A Huge Summit With Huge Purpose
Chad Jukes lost more than his leg after his vehicle hit an improvised explosive device (IED) in Iraq ten years ago. When he returned home to Ouray, Colorado, Jukes was also struggling with Post-Traumatic Stress Disorder (PTSD), a condition that affects millions of veterans every day. However, rather than letting the loss of his leg or his fight with PTSD keep him down, Jukes kept climbing up, all the way to the top of the world.
Jukes’s plan to summit Everest was for more than just the title (he’s the second combat-wounded service member to reach the peak). Rather, he was driven by his personal connection to the fight against PTSD. Not only is Jukes someone who suffers from the condition, he also has many friends who either have PTSD or lost the battle and ultimately committed suicide. His fight to increase awareness about the PTSD and increase research into finding a treatment are what drove his steps up the mountain.
Despite having his right leg amputated below the knee after his accident, Jukes never stopped climbing. He loves the climbs around his hometown of Ouray and has summited many big names around the world, never letting his disability drag him down. He wore a static socket for seven years, only to make the switch to an adjustable prosthetic in 2012. This change was significant for him both mentally and physically:
“While using a well fitting static socket it wasn’t uncommon for me to spend a day a week resting without wearing my prosthesis. I would have hot spots and swelling that would cause extreme pain and discomfort.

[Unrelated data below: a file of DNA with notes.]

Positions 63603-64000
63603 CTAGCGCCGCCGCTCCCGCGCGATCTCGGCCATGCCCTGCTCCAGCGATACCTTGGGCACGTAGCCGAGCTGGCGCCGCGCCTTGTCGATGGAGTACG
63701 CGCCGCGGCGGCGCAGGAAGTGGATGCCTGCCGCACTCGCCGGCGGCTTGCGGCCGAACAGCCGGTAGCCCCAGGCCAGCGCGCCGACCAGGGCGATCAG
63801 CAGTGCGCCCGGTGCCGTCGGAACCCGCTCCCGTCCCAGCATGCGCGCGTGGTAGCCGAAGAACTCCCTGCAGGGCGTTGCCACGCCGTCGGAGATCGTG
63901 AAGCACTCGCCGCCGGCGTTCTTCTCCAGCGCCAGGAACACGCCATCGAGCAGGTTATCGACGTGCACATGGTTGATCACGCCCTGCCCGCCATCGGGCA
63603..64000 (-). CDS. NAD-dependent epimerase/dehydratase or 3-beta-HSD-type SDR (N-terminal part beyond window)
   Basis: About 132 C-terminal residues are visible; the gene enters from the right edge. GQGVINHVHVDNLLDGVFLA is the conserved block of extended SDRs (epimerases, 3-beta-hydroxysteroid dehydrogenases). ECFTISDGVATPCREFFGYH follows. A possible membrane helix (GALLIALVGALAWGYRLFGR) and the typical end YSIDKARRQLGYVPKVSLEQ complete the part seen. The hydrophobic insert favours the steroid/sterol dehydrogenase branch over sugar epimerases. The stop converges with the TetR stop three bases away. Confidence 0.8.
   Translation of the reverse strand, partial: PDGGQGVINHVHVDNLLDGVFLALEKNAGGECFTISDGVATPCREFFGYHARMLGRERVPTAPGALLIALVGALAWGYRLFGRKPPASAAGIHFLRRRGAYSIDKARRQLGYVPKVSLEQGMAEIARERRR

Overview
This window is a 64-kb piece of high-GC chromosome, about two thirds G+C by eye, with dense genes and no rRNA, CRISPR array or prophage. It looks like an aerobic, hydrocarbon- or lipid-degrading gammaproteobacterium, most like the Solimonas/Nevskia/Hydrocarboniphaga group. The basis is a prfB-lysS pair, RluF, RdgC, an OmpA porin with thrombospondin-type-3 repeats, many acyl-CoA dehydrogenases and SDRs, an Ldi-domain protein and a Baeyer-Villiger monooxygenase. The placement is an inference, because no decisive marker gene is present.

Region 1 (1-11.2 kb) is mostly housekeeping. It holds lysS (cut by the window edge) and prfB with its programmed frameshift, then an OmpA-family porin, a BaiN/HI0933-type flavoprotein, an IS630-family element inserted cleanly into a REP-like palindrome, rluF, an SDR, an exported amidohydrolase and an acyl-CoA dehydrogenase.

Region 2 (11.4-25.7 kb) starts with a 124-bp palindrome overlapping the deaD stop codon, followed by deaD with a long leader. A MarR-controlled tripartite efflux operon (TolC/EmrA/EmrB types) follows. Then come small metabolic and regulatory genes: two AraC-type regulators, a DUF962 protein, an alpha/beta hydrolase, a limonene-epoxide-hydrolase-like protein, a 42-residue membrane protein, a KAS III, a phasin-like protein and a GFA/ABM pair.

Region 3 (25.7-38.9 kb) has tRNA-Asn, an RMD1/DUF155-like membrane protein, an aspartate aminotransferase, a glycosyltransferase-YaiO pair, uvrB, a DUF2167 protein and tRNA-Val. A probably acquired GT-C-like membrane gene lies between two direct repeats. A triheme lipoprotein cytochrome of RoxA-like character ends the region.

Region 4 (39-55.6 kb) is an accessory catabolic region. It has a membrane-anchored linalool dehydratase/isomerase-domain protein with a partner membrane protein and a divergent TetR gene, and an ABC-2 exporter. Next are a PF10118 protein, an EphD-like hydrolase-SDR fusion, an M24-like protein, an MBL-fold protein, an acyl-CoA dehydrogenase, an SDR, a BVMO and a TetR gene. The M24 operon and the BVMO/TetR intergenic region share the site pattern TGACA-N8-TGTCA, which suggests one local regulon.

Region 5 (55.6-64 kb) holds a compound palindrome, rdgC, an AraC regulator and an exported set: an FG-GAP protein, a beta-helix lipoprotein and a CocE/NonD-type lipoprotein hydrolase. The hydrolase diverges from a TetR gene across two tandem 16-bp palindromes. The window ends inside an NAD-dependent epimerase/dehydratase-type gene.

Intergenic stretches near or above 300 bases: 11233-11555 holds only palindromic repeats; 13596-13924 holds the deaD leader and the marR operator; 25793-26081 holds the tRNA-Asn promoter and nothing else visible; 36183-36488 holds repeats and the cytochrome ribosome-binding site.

Wearing the RevoFit socket over the past 3 years has virtually eliminated those rest days. The ability to adjust the fit of my socket for comfort has allowed me to work and climb more reliably. The knowledge that I can go deep into the wilderness without severe pain and discomfort has granted me a greater level of independence.”
Jukes was accompanied by 2nd Lt. Harold Earls and Capt. Elyse Ping Medvigy, two active-duty soldiers, a guide, and a filmmaker. Their trip was in partnership with U.S. Expeditions and Explorations (USX), a non-profit that aims to empower veterans to inspire others through expeditions and research, including research surrounding PTSD.
Chad Jukes is more than just another person who summited Everest. He is an adaptive athlete, an advocate, and a veteran. Not only did he climb the tallest peak in the world, he also became an inspiration for an issue that affects millions of people every day. Despite the problems Jukes has faced, nothing has ever stopped him from reaching the top.
Click below to listen to a conversation with Chad Jukes!